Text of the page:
Most people understand firefighting is a dangerous business.
But when we think of firefighters risking their lives, it usually involves them rushing into a burning building to rescue occupants.
Fireballs, collapsing ceilings, floors giving way -- those are the things we imagine give firefighters chills.
The list of hazards, in fact, is quite long and has little to do with actually fighting fires, according to local fire officials.
"It's a different world now," said Ronald McCullough, fire chief of Glen Rock Hose & Ladder Fire Co. "We see on the news first responders get hit by drunk drivers, people texting. Firefighters are even taken hostage. The job becomes dangerous as soon as our pagers go off."
That's the reality for firefighters -- a reality the rest of us, sadly, came to understand last weekend.
Loganville Fire Co.'s longtime chief, Rodney Miller, joined the department as a junior firefighter at 16. He'd been on countless calls over the years, many probably just like the one he responded to early Saturday morning.
A crash had occurred on Interstate 83 near exit 8. While a neighboring company handled the wreck, Miller was tasked with directing traffic off the interstate farther north.
That's what he was doing when an alleged drunk driver swerved around Miller's vehicle, which was parked in the right lane with its emergency lights on, and struck the chief around 12:30 a.m.
The 45-year-old Seven Valleys resident was pronounced dead at York Hospital.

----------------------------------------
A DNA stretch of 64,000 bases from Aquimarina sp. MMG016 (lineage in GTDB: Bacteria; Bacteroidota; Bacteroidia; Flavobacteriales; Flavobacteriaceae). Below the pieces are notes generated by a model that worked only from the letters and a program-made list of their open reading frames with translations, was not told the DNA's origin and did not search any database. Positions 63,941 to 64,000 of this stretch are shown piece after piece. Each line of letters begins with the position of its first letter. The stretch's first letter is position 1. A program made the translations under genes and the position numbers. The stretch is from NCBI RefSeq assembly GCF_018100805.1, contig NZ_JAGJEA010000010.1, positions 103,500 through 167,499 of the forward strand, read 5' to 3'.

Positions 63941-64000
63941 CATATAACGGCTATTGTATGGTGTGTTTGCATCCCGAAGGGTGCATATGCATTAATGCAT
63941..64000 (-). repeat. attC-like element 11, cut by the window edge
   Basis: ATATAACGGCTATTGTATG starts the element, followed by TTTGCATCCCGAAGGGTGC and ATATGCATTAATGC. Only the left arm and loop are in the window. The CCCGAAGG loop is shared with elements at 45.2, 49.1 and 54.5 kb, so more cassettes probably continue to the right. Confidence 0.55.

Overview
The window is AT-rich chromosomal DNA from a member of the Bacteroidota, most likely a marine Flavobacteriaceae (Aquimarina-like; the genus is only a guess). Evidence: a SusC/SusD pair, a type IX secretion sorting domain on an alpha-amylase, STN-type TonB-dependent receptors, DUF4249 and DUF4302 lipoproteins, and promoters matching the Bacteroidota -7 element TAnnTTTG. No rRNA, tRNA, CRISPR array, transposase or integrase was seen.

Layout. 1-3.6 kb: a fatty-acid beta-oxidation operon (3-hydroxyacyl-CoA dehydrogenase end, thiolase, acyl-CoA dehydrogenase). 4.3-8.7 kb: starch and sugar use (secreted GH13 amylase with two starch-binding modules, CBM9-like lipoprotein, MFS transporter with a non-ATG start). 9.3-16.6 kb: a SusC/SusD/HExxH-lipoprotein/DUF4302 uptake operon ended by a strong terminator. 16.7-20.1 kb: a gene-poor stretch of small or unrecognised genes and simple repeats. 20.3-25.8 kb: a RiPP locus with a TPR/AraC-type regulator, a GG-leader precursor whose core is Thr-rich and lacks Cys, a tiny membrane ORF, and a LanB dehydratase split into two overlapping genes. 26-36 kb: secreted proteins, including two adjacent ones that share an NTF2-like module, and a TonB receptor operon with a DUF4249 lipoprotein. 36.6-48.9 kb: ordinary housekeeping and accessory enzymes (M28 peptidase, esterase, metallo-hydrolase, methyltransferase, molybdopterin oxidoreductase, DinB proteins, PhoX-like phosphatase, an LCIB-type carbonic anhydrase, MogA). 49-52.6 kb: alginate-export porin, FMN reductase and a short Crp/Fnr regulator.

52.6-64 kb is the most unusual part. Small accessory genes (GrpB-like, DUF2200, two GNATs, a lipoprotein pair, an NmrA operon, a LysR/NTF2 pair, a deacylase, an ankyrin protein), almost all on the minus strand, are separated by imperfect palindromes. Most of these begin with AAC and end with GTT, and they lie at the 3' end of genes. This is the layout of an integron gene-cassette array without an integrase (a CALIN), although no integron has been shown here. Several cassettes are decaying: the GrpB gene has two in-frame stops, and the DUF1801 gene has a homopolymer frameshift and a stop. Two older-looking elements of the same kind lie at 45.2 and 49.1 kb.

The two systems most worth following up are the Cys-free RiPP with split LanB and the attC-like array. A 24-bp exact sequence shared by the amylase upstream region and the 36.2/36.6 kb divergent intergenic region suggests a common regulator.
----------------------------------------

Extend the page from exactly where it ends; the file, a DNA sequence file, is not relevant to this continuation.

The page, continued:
Driver Matthew Scott Diehl, 32, of Shrewsbury -- who didn't stop until he was forced to because of traffic backed up at the earlier crash -- was charged with homicide by vehicle while driving under the influence and other violations.
"To hit him and just keep on going ... it's gut-wrenching," said Steve Buffington, president of the York County Fire Chiefs and Firefighters Association and retired chief of York City Department of Fire/Rescue Services.
The York County firefighting community is a brotherhood, its members said.
And this week that brotherhood is mourning "a happy-go-lucky, hard-working, dedicated man," McCullough said.
"He was a good leader. We lost a great guy in the community," said Shannon Blevins, fire chief at the neighboring Jacobus station.
Perhaps most telling about Miller, and almost all of the other firefighters in the county, is that he was a volunteer.
He put his life on the line over all those years for no compensation.
Miller did that for his community.
At the very least, he and the rest of the brotherhood deserve our appreciation and respect.
But more importantly, they also deserve for us to slow down, follow their directions -- and not make a dangerous situation worse.